PracticeLink Magazine

FALL 2014

The career development quarterly for physicians of all specialties, PracticeLink Magazine provides readers with feature articles, compensation stats, helpful job search tips—as well as recruitment ads from organizations across the U.S.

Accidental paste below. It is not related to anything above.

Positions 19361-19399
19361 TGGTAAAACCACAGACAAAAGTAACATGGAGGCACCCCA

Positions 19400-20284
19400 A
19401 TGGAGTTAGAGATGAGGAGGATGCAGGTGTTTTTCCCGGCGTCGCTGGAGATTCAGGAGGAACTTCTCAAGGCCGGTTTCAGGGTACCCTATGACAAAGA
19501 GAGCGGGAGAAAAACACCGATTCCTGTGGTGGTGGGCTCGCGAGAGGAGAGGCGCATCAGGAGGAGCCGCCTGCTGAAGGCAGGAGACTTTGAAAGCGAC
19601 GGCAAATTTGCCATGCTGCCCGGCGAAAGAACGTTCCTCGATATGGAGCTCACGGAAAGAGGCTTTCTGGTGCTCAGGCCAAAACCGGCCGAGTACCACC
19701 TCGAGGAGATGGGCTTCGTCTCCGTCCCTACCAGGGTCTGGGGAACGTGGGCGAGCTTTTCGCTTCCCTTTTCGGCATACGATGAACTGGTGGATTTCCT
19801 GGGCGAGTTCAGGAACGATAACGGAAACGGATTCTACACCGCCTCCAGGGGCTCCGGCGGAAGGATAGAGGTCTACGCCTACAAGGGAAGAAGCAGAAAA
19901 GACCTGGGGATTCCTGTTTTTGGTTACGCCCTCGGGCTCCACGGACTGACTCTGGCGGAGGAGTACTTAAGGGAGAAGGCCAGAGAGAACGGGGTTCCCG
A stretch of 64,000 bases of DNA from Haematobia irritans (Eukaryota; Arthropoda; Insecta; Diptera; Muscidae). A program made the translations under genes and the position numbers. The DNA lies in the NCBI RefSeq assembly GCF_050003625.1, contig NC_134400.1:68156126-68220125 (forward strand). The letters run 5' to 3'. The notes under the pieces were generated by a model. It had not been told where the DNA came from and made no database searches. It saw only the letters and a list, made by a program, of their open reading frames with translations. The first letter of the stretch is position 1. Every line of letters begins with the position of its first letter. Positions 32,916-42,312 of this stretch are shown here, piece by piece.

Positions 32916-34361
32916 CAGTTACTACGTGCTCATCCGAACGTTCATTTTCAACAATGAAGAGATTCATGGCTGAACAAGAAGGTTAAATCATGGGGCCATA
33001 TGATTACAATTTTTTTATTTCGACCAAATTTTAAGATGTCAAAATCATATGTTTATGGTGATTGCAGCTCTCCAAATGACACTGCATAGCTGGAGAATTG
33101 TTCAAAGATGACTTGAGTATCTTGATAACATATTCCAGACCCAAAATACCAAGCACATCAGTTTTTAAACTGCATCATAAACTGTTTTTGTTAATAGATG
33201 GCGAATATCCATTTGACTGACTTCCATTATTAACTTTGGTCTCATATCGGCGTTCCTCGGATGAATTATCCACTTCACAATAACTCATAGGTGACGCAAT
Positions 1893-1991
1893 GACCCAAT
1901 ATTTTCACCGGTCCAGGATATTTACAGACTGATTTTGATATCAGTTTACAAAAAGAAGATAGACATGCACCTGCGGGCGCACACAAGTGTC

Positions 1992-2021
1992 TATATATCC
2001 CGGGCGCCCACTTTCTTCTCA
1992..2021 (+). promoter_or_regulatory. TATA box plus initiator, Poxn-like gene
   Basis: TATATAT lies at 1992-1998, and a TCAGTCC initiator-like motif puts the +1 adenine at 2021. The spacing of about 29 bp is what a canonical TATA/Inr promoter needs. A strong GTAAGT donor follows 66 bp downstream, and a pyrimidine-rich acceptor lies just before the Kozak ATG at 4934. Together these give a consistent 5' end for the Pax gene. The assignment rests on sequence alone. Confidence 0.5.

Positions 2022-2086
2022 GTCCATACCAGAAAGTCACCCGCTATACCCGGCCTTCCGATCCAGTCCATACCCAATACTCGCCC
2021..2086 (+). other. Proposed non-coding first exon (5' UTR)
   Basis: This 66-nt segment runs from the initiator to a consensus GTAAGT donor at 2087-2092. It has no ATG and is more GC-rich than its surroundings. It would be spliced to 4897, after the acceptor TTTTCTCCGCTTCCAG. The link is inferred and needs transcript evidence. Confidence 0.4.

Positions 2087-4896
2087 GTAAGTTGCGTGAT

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66 | PracticeLink.com FALL 2014 • Cardiology • Dermatology • Endocrinology • General Surgery • Hospitalists • Neurology • Neurosurgery • Obstetrics & Gynecology • Physiatry • Urology • Vascular Surgery Mayo Clinic Care Network Member PIKEVILLE, KY RECRUITING FOR THE FOLLOWING SPECIALTIES: 606-218-4915 Pikeville Medical Center is an equal opportunity employer For more information, contact: Physician Recruitment andrea.robinette@pikevillehospital.org "In my parents' day, doctors often said, 'I'm a physi- cian.' Today, you'll hear doctors frequently say, 'I work as a physician.'" Although a subtle difference, this choice of wording does refect a prevailing thought about quality of life and what is being sought after in contract negotiations. Differing views on lifestyle expectations between the generations is something to be cognizant of during contract negotiations. Author Hursh warns that prob- lems often crop up when an older physician in solo practice decides to bring on a younger physician to help with call coverage. "I've seen expectations of 24/7 call coverage in a contract, just because that's how the solo practitioner built his practice and now expects new doctors to work just as hard." It's wise to have an attorney evaluate your lifestyle expectations against the outline of the contract. 8 Performance requirements As with all professions, there must be money coming in to justify a salary. Your employer won't expect you to develop your own practice by the end of the frst day, but there will be an expectation that after a few years, you are paying for yourself and adding to the overall cash fow. To determine productivity that ultimately justifes a physician's salary, several formulas are used. All have their advantages and disadvantages. Working with an attorney to ensure that you understand what is expected in the frst year and beyond can go a long way in guaranteeing that you are happy with your new employment contract and that you thoroughly under- stand your employer's expectations. 8 Malpractice insurance When an employer or group practice offers "claims- made" malpractice insurance instead of "occurrence- based," that beneft is being offered by a third-party company and is almost always non-negotiable. However, one aspect of this section of the contract that doctors will want to seriously examine is the type of malpractice insurance and whether "tail" insur- ance—the additional insurance policy that would be Confident Negotiations Continued from previous page

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